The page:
This Day in Aviation History

December 8th, 2006
First flight of the Boeing X-53.

The X-53 Active Aeroelastic Wing (AAW) development program is a completed research project that was undertaken jointly by the Air Force Research Laboratory (AFRL), Boeing Phantom Works and NASA’s Dryden Flight Research Center, where the technology was flight tested on a modified McDonnell Douglas F/A-18 Hornet. Active Aeroelastic Wing Technology is a technology that integrates wing aerodynamics, controls, and structure to harness and control wing aeroelastic twist at high speeds and dynamic pressures. By using multiple leading and trailing edge controls like “aerodynamic tabs”, subtle amounts of aeroelastic twist can be controlled to provide large amounts of wing control power, while minimizing maneuver air loads at high wing strain conditions or aerodynamic drag at low wing strain conditions. The flight program which first proved the use of AAW technology in full scale was the X-53 Active Aeroelastic Wing program.

Gerry Miller and Jan Tulinius led the development of the initial concept during wind tunnel testing in the mid 1980s under Air Force contract. The designation “X-52” was skipped in sequence to avoid confusion with the B-52 Stratofortress bomber.

Active Aeroelastic Wing (AAW) Technology is multidisciplinary in that it integrates air vehicle aerodynamics, active controls, and structural aeroelastic behavior to maximize air vehicle performance. The concept uses wing aeroelastic flexibility for a net benefit and enables the use of high aspect ratio, thin, swept wings that are aeroelastically deformed into shapes for optimum performance. This makes it possible to achieve the multi-point aerodynamic performance required of future fighter, bomber, and transport aircraft.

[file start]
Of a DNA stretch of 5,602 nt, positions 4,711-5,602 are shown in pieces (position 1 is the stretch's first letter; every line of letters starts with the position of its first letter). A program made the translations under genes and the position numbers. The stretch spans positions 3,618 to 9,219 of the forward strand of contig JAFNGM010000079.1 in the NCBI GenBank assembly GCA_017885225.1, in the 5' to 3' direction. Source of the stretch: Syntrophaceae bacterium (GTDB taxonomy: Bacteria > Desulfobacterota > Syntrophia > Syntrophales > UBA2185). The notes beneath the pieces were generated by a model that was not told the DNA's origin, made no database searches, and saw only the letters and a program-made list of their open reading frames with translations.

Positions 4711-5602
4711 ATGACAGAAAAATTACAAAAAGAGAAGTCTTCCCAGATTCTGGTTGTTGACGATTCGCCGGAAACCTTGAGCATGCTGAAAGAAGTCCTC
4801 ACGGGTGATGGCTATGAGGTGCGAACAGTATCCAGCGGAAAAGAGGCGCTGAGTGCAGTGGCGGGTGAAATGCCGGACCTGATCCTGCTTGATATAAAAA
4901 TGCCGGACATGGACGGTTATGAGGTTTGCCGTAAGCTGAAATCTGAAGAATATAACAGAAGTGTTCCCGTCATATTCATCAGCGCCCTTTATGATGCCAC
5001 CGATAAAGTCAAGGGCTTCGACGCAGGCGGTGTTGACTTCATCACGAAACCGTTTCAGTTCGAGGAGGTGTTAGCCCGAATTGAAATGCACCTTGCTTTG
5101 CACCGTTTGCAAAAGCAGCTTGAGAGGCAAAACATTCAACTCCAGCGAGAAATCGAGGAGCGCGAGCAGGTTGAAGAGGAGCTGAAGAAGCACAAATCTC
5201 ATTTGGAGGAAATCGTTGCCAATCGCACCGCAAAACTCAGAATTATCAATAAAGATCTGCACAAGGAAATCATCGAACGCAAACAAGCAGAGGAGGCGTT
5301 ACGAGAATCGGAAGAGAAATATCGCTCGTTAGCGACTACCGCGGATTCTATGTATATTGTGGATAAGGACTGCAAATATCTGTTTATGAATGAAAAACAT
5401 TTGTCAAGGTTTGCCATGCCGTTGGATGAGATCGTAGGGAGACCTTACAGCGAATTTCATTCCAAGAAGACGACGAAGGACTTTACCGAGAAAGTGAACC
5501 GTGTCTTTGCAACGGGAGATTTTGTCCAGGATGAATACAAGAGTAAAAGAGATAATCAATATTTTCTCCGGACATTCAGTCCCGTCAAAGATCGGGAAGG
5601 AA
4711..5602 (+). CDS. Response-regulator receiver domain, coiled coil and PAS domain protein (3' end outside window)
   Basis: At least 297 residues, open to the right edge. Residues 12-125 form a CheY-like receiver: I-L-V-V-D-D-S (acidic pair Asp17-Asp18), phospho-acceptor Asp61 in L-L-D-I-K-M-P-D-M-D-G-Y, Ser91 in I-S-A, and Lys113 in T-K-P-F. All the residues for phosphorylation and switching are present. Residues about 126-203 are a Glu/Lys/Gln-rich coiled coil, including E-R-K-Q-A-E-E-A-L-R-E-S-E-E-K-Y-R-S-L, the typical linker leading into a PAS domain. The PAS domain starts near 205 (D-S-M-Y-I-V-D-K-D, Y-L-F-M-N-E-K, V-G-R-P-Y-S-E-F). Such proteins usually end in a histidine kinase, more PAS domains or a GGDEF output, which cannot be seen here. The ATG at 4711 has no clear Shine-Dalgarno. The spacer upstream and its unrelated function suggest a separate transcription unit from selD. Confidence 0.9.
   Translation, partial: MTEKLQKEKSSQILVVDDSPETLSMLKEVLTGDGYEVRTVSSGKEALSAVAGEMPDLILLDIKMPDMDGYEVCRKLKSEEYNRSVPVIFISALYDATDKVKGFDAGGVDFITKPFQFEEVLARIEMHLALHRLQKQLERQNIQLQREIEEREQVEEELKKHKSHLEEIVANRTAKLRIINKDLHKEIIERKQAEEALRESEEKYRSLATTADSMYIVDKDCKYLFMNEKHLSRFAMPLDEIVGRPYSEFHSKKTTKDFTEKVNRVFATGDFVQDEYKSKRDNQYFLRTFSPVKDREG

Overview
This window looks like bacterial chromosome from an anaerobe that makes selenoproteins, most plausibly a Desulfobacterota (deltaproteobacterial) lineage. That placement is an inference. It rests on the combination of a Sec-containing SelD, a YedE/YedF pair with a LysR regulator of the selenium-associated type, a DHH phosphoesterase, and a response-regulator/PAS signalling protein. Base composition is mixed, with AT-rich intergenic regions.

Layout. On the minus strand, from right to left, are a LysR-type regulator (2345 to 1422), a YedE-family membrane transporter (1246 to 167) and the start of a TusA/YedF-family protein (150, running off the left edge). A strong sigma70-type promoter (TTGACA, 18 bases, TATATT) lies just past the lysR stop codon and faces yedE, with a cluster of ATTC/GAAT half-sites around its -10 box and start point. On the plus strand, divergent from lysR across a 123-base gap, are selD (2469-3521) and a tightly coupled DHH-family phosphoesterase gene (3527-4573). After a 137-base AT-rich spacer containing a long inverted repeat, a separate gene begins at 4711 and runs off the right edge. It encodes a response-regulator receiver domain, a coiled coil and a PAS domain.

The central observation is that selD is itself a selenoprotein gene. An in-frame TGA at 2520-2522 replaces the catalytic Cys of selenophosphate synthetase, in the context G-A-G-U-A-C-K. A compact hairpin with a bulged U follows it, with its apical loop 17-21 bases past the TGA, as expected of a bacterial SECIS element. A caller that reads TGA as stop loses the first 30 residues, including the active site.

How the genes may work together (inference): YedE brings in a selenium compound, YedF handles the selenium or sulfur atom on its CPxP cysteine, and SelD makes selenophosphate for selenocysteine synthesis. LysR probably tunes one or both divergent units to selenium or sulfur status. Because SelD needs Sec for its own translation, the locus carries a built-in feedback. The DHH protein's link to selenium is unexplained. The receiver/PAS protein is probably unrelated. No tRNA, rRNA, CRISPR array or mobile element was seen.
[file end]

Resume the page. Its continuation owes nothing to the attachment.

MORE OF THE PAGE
AAW Technology employs wing aeroelastic flexibility for a net benefit through use of multiple leading and trailing edge control surfaces activated by a digital flight control system. At higher dynamic pressures, AAW control surfaces are used as “tabs” which are deflected into the air stream in a manner that produces favorable wing twist instead of the reduced control generally associated with “aileron reversal” caused by trailing edge surfaces. The energy of the air stream is employed to twist the wing with very little control surface motion. The wing itself creates the control forces.

As AAW attempts to promote and use favorable wing twist response at high speeds, it is viewed as a return to an idea first pioneered by the Wright Brothers. Active aeroelastic wing technology is a design approach that enables a higher aspect ratio, more aerodynamically efficient wing. Further, an active aeroelastic wing can be used to reduce induced drag at low wing strain conditions and, at higher strain conditions, reduce maneuver air loads. Overall benefits of AAW technology to future systems include substantially increased control power, reduced aerodynamic drag, reduced aircraft structural weight, and increased design latitude in terms of wing span, sweep, and thickness. Depending on mission requirements, these benefits should mean significant reductions in air vehicle takeoff gross weight and production costs…..

Wikipedia, Boeing X-53 Active Aeroelastic Wing:

YouTube, F-18A Active Aeroelastic Wing flight test:

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